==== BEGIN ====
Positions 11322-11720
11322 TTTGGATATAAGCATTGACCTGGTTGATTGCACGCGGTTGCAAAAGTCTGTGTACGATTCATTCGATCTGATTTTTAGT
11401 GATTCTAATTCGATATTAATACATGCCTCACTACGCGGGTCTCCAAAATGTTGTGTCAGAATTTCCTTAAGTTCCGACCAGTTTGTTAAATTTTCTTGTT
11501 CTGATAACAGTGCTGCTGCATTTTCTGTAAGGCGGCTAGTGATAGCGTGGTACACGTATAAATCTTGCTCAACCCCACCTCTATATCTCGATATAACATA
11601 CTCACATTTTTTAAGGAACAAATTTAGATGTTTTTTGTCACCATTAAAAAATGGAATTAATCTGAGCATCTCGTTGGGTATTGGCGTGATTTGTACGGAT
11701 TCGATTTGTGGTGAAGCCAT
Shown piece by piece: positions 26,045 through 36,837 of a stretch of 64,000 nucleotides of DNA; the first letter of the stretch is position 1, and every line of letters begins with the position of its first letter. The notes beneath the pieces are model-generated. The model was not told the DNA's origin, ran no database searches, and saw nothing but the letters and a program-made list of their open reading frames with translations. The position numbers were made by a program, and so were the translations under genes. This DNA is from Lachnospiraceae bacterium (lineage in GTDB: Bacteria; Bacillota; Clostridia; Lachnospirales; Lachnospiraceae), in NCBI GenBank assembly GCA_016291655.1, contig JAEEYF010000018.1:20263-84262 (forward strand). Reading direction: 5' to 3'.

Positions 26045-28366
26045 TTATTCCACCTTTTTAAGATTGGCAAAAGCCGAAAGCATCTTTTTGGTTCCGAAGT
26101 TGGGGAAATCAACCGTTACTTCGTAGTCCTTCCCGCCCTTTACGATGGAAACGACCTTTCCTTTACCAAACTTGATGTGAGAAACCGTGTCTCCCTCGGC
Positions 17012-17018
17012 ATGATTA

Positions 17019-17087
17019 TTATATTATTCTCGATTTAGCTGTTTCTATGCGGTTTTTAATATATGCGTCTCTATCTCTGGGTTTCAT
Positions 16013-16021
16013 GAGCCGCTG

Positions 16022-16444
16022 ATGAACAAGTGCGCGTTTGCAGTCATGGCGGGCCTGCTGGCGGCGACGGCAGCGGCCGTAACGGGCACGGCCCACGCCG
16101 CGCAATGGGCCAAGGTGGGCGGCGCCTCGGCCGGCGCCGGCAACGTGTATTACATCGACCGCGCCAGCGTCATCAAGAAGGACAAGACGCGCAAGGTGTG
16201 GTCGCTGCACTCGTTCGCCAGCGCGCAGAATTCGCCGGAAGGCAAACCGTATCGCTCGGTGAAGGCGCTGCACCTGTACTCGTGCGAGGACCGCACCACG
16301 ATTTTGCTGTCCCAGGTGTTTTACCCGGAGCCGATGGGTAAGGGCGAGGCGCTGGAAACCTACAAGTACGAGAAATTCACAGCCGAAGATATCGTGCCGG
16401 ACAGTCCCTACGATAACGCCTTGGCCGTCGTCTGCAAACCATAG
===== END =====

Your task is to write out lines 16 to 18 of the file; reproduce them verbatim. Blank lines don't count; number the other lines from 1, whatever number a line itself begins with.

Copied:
16013 GAGCCGCTG

Positions 16022-16444
16022 ATGAACAAGTGCGCGTTTGCAGTCATGGCGGGCCTGCTGGCGGCGACGGCAGCGGCCGTAACGGGCACGGCCCACGCCG